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Does size matter when it comes to needles?

It seems intuitively true that decreasing the size of a needle would make it hurt less, but is it really that simple?

Shots, jabs, pricks—whatever you call it, having a needle inserted into your body is not most people’s idea of a fun afternoon activity. Even if you don’t have a specific needle phobia, injection reactions typically range from neutral at best to quite negative at worst. But what if needles didn’t have to hurt? Or, at least, what if they hurt less? It seems intuitively true that decreasing the size of a needle would make it hurt less, but is it really that simple?

The diameter of a needle (how big it is across) is measured in a unit called a gauge. Because the concept of a gauge pre-dates the 18th century and has been defined in many different, inconsistent ways, it’s worth specifying that needle width is measured in the Birmingham gauge. The bigger the gauge, the smaller the needle. For example, the width of a 7-gauge needle is roughly 4.6 mm (0.18 inch), while the width of a 30-gauge needle is about 0.31 mm (0.012 inch). To give you some context, a typical spaghetti noodle is roughly 14-gauge, and a regular stud earring is about 19-gauge.

There are a few factors that determine what size of needle a practitioner needs to use, including the body size of the patient and the body part being pricked, but a critical factor is the amount of fluid being injected or drawn out of the patient. If you try to inject a large amount of fluid through a very thin needle, it will both take longer and hurt more due to the high pressure.

diagram of the components of a syringe

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For blood collection, which is typically a few millilitres of blood, clinicians use needles of 21-22 gauge. Vaccines are often <1 mL and accordingly use needles that are slightly smaller, around 22-25 gauge. Delivering insulin to diabetic patients requires even less fluid and can use needles as small as 29-31 gauge.

Even with the limitations imposed by volume, there is some wiggle room in the gauge of needle used for a certain procedure. Medical practitioners can often use their own judgment, experience, and clinical guidelines to change the size of needle they use. Much like how artists may favour a certain size brush, some clinicians have personal preferences in the tools of their trade.

Luckily, it is actually relatively simple to study whether decreasing needle diameter decreases pain. Just find some volunteers who are willing to be stabbed for science (or who are already being treated with a needle-involved method), stick them with at least 2 needles of different gauges without telling them which is which, and ask them how much it hurt on a numeric scale. There are dozens of studies that take this form.

Regarding simple injections in the body, this study compared a 30-gauge needle with a 26-gauge one and found no significant difference in the reported pain. As did this study, which compared 27-gauge vs 23-gauge vs 21-gauge. For injecting Botox around patients’ eyes, this study found no difference in pain scores between a 32-gauge and a 30-gauge needle. These are by no means all of the studies on needle size and pain, but they are representative of the scientific literature on this topic. Again and again, trial participants seem to find no significant difference in their pain when comparing needle gauges.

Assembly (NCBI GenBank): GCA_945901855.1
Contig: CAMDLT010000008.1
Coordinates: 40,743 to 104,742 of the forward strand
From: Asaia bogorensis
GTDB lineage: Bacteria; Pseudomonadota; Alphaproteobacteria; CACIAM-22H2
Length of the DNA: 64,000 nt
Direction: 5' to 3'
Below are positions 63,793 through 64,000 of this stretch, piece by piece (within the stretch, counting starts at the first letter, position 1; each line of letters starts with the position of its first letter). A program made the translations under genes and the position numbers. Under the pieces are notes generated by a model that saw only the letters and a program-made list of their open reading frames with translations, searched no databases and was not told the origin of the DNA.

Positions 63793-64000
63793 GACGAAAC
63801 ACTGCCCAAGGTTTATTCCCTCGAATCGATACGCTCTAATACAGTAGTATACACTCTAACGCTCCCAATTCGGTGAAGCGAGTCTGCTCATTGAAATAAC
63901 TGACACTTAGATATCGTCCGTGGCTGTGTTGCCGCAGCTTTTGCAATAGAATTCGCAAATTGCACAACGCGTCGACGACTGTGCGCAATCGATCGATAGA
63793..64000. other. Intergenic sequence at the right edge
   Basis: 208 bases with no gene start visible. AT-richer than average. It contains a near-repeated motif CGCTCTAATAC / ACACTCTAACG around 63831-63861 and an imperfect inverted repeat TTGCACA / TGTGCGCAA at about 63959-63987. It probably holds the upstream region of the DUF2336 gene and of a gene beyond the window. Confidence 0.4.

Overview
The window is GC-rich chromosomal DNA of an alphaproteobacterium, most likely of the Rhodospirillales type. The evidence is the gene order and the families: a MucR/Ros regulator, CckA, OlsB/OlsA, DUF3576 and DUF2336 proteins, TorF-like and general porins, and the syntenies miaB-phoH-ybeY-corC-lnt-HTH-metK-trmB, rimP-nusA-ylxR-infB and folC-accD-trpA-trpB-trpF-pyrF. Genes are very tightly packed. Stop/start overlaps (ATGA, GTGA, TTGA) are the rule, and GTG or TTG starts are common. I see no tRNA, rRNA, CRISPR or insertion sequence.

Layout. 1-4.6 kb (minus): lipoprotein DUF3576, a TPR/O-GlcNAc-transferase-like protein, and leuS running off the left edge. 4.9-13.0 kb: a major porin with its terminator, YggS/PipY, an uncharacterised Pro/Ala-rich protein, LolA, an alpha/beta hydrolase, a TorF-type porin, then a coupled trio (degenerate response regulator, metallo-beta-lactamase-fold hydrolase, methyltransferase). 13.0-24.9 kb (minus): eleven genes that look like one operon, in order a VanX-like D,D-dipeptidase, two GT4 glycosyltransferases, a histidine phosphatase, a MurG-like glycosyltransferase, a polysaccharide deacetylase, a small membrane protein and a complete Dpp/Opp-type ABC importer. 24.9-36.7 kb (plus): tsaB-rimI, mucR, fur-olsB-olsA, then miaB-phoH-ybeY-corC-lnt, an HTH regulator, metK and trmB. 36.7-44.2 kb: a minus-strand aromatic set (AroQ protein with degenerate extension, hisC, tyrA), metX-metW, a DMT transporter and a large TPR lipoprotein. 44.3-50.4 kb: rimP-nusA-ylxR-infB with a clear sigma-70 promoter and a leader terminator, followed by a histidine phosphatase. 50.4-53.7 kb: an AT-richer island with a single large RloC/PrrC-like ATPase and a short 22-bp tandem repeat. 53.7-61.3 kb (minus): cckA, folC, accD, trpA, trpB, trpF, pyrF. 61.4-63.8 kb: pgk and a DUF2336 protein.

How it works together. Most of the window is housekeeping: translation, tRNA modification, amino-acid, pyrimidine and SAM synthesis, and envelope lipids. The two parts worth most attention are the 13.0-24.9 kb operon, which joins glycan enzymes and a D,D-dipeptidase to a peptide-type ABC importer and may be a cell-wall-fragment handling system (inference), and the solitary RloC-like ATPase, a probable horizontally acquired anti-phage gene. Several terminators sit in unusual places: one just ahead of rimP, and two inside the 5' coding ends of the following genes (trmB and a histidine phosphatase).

For many people, the anesthetic injection is the worst part of any dentist visit. While it would be lovely to tell you that a quick swap to a thinner needle is all you need to decrease the pain of dental injections, there is a wealth of evidence to the contrary. For anesthetic injections in the mouth, smaller-width needles were not only ineffective at reducing pain; in one study, they actually increased it!

Maybe needle gauge has a significant effect in more niche and uncommon situations? Intravitreal injections involve a needle entering one’s eyeball, which seems intensely unpleasant. Unfortunately, the use of a 30-gauge needle in place of a 27-gauge one did not reduce patients’ pain in a significant way. Similarly, patients receiving lumbosacral epidural injections experienced no difference between 22- and 25-gauge needles.

On the other hand, this study compared 16-gauge needles with either 17- or 20-gauge ones for oocyte retrieval and found a significant reduction in pain scores, not only during the procedure but afterwards, too. For arterial punctures, which involve inserting needles quite deeply into one’s wrist, this study found a large decrease in pain when using a 29-gauge needle instead of a 23-gauge one. When injecting into tumours on the head, this study found a significant decrease in pain scores when a 33-gauge needle was used instead of a 30-gauge one—but only on the face and scalp, not the neck.

Regretfully, reducing the pain of needles is not as simple as reducing their size. For certain procedures, using a thinner, higher gauge needle can make them hurt less, but even then, the effect size is small. In the above-mentioned oocyte retrieval study, the smaller needle reduced patient pain ratings by an average of 18%. For the arterial puncture study, 16%.

Most people do not like getting injections or having their blood drawn, and the anxiety and distress resulting can be made worse by seeing a “big” needle coming your way. But just know while thinner needles might look less intimidating, they are not the universal answer to less painful jabs. By using that bigger needle, your doctor may actually be making it hurt less!


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